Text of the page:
Treaty Rights Court Battles Gaining Momentum In Alberta
Two lawsuits claiming the Alberta government has allowed unfettered industrial development on traditional lands, resulting in First Nations being unable to exercise their treaty rights, are beginning to advance through the court system.
Alberta is expected to offer a rigorous defense in both cases, but if successful, the outcomes could significantly affect oil and gas operators.
Duncan’s First Nation (DFN), located near Peace River, filed a statement of claim last July alleging the Alberta government failed to uphold its treaty obligations and as a result DFN members can no longer reasonably access landscapes and natural resources in their traditional territory to support hunting, fishing, trapping, gathering and other cultural activities.
DFN said the provincial government refuses to address concerns about cumulative impacts of industrial development on traditional lands, mirroring the Blueberry River First Nations’ (BRFN) case in B.C.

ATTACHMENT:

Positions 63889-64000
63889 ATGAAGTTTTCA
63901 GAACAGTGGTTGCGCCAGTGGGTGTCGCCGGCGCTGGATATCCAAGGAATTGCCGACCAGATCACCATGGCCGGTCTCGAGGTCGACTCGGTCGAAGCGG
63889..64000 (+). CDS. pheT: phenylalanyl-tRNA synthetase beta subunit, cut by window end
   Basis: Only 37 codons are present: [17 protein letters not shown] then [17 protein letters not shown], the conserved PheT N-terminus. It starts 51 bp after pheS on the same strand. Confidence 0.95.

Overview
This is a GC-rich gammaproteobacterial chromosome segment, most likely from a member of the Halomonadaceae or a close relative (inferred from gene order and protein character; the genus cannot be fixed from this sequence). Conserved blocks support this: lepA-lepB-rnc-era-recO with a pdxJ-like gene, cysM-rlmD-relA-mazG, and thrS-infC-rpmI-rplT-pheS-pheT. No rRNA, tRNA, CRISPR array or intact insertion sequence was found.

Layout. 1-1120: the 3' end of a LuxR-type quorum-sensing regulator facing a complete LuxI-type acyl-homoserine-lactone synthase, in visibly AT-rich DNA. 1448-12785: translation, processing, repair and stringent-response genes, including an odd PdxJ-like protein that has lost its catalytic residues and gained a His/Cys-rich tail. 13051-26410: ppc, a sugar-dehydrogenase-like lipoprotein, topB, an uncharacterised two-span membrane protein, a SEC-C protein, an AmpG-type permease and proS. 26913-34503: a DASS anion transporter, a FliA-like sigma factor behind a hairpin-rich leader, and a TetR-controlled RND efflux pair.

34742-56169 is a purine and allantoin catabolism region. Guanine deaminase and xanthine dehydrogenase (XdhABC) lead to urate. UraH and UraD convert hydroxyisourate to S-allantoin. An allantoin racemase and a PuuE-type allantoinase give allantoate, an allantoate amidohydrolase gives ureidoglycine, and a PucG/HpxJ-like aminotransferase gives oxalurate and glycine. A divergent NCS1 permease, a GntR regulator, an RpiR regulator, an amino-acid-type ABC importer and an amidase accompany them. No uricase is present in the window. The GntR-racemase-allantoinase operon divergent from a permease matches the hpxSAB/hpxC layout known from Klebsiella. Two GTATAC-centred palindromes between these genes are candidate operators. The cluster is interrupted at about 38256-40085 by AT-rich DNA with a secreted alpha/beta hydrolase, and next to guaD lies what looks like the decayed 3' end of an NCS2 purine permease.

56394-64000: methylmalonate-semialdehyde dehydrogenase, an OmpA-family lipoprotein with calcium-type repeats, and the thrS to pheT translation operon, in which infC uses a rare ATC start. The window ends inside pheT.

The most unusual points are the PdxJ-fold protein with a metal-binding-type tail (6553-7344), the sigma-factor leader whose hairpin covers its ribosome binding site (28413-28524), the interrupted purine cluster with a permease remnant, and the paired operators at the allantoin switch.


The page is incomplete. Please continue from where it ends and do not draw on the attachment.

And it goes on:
“There are simply not enough appropriate and accessible lands, waters, ecosystems and natural resources left to support the meaningful exercise of DFN’s Treaty rights and way of life,” reads the statement of claim.
DFN joins Beaver Lake Cree Nation, which began a similar lawsuit in the oilsands region in 2008. The Beaver Lake Cree lawsuit had been stalled but last April it won an appeal in the Supreme Court of Canada after challenging an Alberta court decision that denied it advanced funding needed to prepare its case. It is now back before the Alberta Court of King’s Bench asking for funding once again.
The Beaver Lake Cree case is scheduled for January 2024.
Beaver Lake Cree Nation says its traditional territory is covered with over 35,000 oil and gas sites, 21,700 kilometres of seismic lines, 4,028 kilometres of pipeline and 948 kilometres of road. “While any one of these projects by themselves might be tolerable, when taken together they threaten to destroy our way of life and the land that has sustained us for thousands of years.”
The DFN lawsuit makes similar claims. DFN is requesting an interim injunction freezing industrial activity until the cumulative impacts of agriculture, energy, forestry and peat mining can be assessed and management plans developed. It wants a permanent injunction preventing development in remaining pristine landscapes.
DFN said it is not against development, it just wants it done responsibly. The First Nation has benefit agreements with resource companies and has partnerships with service companies.